This is part of The Shadow League’s Black Music Month In Focus series celebrating the vibrating musical excellence within our wide cultural tapestry.
It was 1992 and the campus of Hampton University in Virginia was buzzing about these Brooklyn-born girls who were wearing big jackets and cleats as sneakers as they were at the Student Union, giving out free cassette copies of their new single, Right Here.
It was bouncy and soulful, but little did we know that those girls – Coko, Lelee and Taj – were at the starting point of what would become brief but unforgettable careers. The sexy, rugged, around-the-way girls would immortalize themselves in the musical annals of multi-talented women who flexed their sex appeal, strength, dynamic vocals and various talents during the ’90s Golden Era of female R&B groups.
That same year, they dropped their debut album It’s About Time and the 15-track LP, filled with a variation of soulful ballads, up-tempo party joints, precision production and relatable content, peaked at No. 8 on the Billboard 200 chart and found itself sitting at No. 2 on Billboards R&B Albums chart.
“Weak” is a classic urban ballad that truly introduced the world to the fact that this trio was no one-trick pony enhanced by exterior furnishings and over-the-top production. Their music was real, same as their lives and relationships, which werent always peachy.
SWV’s official music video for ‘Weak’. Click to listen to SWV on Spotify: http://smarturl.it/SWVSpotify?IQid=SWVWeak As featured on Best of SWV.
After the instant success of Its About Time, the trio blew up — literally. They had fans waiting years for a follow-up before finally releasing New Beginning four years later. Once again, they enthralled with their chemistry, vivid imagery and tomboyish yet totally feminine charms. They were maturing , they had a solid fan base and were poised for some crossover success.
But, after releasing two more uninspired projects, the girls watched their five-year reign come to an end as personality differences, life circumstances, tensions and jealousies — typical obliterators of successful music groups — forced the girls to split up after releasing their third studio album.
The project, Release Some Tension was a fitting description because the dynamic group parted ways to pursue solo projects before reuniting in 2005, touring with various artists and embarking on another joint project. In 2011, SWV signed a record deal with Mass Appeal Entertainment and E1 Entertainment and was featured on the official remix of Chris Brown’s remake of their “Right Here/Human Nature” song, “She Ain’t You”. SWV was re-introduced to the younger generation, which bolstered sales of their fourth studio album, I Missed Us, which was released in 2012 and went to No. 1 on the iTunes R&B albums chart .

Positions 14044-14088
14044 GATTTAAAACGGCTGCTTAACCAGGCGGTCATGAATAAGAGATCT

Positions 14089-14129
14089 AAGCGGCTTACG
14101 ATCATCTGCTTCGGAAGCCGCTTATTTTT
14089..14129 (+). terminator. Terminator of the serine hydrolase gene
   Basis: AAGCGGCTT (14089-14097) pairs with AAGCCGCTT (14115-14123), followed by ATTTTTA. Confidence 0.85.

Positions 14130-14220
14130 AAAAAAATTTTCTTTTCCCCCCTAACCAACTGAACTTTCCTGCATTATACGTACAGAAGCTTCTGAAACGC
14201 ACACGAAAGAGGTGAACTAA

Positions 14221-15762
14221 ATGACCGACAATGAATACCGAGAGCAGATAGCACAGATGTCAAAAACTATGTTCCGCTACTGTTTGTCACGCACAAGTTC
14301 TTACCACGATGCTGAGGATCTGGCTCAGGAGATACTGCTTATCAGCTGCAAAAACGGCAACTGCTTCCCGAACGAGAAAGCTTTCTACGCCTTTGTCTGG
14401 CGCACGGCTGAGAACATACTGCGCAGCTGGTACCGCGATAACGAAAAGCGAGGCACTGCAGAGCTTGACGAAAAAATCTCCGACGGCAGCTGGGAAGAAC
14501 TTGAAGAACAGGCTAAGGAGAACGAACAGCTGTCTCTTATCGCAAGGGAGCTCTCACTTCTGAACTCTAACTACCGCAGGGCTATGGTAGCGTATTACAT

The trio has sold more than 25 million records, making them one of the best selling girl groups of all time.
As lady R&B groups came, left and eventually disappeared from todays musical landscape, SWV maintained a permanent respectability as Queens of the ’90s R&B Era.
As recently as 2012, they received a Soul Train Music Award for their lasting contributions to Black music. And this past weekend they reunited back home in New York at the Three Stripes Tour in Brooklyn and tore the stage down, with lots of help from an audience who sang along without missing a word or beat.
10 Likes, 1 Comments – The Shadow League (@theshadowleague) on Instagram: “Kicking off #blackmusicmonth the right way. The 90s way. The @officialswv way. Brooklyn. Word.”
With the advent of reality TV, fans of the group, who are now adults, were able to get to know SWV more than ever and put their absence the last two decades into perspective. The 2014 Reality show, SWV Reunited on Wetv, gave us a great glimpse into why the group was so captivating, dramatic and passionate in a dope and memorable way.
Through the show, which was canceled in 2015, they were able to heal a lot of old wounds and take on their current trials and tribulations together. Regardless, it was great to see them back in front of the camera, working on a new album and performing for fans.
Black Music Month is the perfect time to reflect on three of the the shooting stars of ’90s R&B.
The girls sit down to discuss the premiere episode of SWV Reunited.